How to Play
The objective is to be the first player to reach the designated number of points. The target number of points are as follows:
- 2-3 players: 50 points
- 4 players: 40 points
- 5 players: 30 points
- 6+ players: 20 points
Shuffle all of the cards in the deck and place the card face down as a draw pile. The youngest player gets to start with play moving in a clockwise manner.
How to Play
A player’s turns consists of flipping over cards from the draw deck. The player receives one point for every chicken that is flipped over. If a wolf card is flipped over, the player’s turn is over and they lose all of the points that they earned during their current turn. A player may choose to stop drawing cards at any time if they don’t want to press their luck. If the player stops drawing cards, each chicken card that was drawn adds one point to the players total.
Play continues in this manner until the sixth/final wolf card is drawn. At this point all of the cards are shuffled and the next player gets to start playing with the newly shuffled deck.
End of Game
When someone reaches the designated score total, that player wins the game.
We at Geeky Hobbies have looked at quite a few Gamewright games. We have liked some of their games while we didn’t particularly care for others. Gamewright generally makes children’s and family games. The children’s games are generally too simplistic to work for adult audiences. The family games are usually better since they provide enough challenge to keep adults interested. Unfortunately Fowl Play falls squarely in the children’s game category.
Fowl Play can be summed up with just three words, “press your luck”. Fowl Play is what I would call “your first” press your luck game since that is the only mechanic in the entire game. The whole game is about deciding whether or not you would like to press your luck. Being so simple it shouldn’t come as much of a surprise that it only takes a couple minutes to read the instructions and explain how to play the game. This simplicity works well for a children’s game since most children should have no trouble understanding how to play the game. Any kid that can count up to fifteen or twenty should have no trouble playing Fowl Play.
While helpful for children, this simplicity is the reason why Fowl Play will most likely not appeal to anyone except for young children and their parents. There is just so little to the game since you only get to decide whether you want to take another card. I wouldn’t consider myself a big fan of the press your luck mechanic but it is a mechanic that works much better if it is combined with another mechanic. There is next to no strategy in the game since outside of weighing the odds of drawing a wolf card, the press your luck decision is just a random guess.
Since there isn’t much to the gameplay, Fowl Play gets boring quickly for adults. On each turn you just draw cards until you either decide to quit or your turn ends due to drawing a wolf card. Since there are much better press your luck games, I see no reason why adults should pick up Fowl Play unless they have young children to play the game with.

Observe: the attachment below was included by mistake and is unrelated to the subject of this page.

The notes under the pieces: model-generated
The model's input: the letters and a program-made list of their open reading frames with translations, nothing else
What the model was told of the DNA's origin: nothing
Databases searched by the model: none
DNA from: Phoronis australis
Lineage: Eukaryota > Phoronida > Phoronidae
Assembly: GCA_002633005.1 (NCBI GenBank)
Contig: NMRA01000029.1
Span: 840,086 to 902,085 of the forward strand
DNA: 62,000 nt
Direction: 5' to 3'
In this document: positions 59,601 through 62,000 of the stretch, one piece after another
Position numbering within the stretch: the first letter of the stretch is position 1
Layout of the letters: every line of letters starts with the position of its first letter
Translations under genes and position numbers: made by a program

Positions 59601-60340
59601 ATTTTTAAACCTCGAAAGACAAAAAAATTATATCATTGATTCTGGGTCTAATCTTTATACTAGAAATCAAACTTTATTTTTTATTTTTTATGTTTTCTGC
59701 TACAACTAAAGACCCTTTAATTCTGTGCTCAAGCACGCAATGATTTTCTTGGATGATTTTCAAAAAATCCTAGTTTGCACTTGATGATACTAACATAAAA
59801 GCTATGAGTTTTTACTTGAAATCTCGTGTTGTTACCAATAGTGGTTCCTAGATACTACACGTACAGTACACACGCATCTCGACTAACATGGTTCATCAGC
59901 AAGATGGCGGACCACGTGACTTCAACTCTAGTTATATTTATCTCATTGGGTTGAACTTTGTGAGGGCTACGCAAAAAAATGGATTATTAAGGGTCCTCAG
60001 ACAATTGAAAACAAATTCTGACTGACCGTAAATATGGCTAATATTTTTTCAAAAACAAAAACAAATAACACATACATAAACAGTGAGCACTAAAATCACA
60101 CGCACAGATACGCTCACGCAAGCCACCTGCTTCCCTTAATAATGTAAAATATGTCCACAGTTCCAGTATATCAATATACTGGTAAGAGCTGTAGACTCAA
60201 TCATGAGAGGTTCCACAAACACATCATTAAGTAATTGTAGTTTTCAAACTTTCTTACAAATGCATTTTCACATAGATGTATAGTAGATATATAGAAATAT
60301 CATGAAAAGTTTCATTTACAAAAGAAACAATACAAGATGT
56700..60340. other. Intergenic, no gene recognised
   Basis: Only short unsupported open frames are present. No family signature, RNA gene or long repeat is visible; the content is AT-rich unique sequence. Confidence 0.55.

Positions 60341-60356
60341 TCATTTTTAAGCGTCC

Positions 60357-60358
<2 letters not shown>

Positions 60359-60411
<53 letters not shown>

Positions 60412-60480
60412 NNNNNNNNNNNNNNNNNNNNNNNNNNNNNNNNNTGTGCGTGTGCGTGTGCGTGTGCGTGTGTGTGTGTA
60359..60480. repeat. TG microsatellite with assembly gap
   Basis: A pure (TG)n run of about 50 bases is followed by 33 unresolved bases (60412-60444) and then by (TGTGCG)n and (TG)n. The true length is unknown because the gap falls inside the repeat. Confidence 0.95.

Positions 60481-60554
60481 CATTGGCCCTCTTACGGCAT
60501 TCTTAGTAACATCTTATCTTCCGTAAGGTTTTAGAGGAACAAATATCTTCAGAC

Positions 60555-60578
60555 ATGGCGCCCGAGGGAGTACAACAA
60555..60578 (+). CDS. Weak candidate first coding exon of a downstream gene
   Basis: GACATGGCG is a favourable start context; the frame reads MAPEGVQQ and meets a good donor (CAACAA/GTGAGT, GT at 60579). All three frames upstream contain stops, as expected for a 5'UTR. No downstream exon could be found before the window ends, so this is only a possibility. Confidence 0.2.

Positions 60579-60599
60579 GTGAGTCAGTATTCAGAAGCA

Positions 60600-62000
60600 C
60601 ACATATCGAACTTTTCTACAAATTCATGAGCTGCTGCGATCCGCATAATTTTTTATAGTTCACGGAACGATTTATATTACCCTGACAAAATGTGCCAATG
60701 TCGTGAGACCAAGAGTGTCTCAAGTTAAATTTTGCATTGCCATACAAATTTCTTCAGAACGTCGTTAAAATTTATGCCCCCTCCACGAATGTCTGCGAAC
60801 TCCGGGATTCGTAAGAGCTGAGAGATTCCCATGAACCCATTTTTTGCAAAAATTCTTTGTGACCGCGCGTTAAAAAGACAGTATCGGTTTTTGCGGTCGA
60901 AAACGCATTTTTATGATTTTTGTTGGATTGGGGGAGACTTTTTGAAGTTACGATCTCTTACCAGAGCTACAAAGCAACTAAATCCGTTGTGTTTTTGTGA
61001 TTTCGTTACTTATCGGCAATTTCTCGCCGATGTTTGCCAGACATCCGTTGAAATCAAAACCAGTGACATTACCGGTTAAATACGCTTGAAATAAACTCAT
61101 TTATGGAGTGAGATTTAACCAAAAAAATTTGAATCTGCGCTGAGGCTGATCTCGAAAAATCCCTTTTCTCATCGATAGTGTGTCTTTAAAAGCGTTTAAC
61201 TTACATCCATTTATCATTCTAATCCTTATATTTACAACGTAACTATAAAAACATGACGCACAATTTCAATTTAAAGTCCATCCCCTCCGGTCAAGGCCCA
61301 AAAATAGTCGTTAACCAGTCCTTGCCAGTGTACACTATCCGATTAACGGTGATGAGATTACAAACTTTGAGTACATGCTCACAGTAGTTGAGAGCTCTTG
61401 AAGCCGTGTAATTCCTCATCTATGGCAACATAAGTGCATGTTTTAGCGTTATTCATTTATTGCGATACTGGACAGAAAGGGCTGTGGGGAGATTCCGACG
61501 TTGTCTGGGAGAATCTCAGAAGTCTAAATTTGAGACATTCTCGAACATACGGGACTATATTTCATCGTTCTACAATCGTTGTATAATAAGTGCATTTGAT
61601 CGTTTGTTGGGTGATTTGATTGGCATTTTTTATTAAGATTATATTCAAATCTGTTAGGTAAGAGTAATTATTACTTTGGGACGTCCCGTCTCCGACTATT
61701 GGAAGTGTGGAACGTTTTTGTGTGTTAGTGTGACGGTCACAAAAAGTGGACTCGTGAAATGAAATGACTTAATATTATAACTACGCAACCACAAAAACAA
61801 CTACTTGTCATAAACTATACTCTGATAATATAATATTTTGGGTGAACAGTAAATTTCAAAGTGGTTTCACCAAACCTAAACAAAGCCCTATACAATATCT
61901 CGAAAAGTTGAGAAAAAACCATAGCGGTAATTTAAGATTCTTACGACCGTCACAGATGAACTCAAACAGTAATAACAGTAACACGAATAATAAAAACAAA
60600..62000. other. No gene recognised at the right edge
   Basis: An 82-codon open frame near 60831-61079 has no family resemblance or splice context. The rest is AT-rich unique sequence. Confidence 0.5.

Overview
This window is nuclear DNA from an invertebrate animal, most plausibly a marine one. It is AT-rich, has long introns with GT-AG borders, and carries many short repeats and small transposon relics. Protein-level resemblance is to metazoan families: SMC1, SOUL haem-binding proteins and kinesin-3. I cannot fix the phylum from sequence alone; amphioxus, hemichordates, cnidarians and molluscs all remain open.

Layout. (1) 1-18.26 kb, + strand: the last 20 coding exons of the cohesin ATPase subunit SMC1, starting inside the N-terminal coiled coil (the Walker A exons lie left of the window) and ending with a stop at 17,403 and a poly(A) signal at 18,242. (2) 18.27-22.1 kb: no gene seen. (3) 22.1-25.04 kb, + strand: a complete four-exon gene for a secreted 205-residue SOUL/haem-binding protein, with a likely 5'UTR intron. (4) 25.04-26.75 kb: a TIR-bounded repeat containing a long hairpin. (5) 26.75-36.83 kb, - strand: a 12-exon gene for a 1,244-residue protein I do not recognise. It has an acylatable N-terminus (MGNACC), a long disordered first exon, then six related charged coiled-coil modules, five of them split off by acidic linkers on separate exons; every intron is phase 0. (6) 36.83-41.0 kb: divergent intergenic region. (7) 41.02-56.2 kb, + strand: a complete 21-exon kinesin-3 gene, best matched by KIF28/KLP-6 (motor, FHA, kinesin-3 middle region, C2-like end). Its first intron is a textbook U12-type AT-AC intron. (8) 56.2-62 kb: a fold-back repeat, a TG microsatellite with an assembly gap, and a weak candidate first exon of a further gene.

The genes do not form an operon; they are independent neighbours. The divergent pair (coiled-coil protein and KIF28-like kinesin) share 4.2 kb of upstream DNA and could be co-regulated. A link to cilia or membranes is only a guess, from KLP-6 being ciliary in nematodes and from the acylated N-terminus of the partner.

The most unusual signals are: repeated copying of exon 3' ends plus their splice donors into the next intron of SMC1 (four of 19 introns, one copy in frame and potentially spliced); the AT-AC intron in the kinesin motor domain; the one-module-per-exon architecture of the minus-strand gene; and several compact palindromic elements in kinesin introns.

Since I didn’t play the game with any young children I can’t confirm this but I think younger children could enjoy the game quite a bit more than adults would. Since the game is so simple I think it would work well as a children’s game. The game provides some educational qualities since it can help children practice their counting. The game could also help teach children about risk taking.
While the game has a recommended age of 6+, I would recommend an age range of about 6-10. Towards the age of ten I think children will start to get bored with the game and it might become too simplistic for them. At that age they would probably be more interested in more complicated games.
Another thing that works in the game’s favor is the game’s short length. Fowl Play is one of the games in Gamewrights’ 12 Minute Games collection. That time estimation seems to be spot on since on average I would say that a game can be completed within 10-15 minutes.
Finally I think the cartoon theme of the game should appeal to children. While not fantastic, the artwork is well done. I kind of wish the game didn’t reuse the same artwork so often though.
Overall I wouldn’t consider Fowl Play to be a very good game. The problem with the game is that it is just too simple. The game is a very basic press your luck card game which has no other mechanics. Essentially you just decide whether you are going to draw another card or if you are going to stop. That is it. You make no strategic decisions since all you can do is guess whether the next card is going to be a wolf card. This makes the game boring for adult players. If you don’t have younger children I don’t see any reason to pick up Fowl Play.
While I didn’t play the game with any young children I think they will enjoy the game quite a bit more than I did. The simple gameplay and artwork should appeal to younger children. If the theme of the game would appeal to your child I think they would like the game.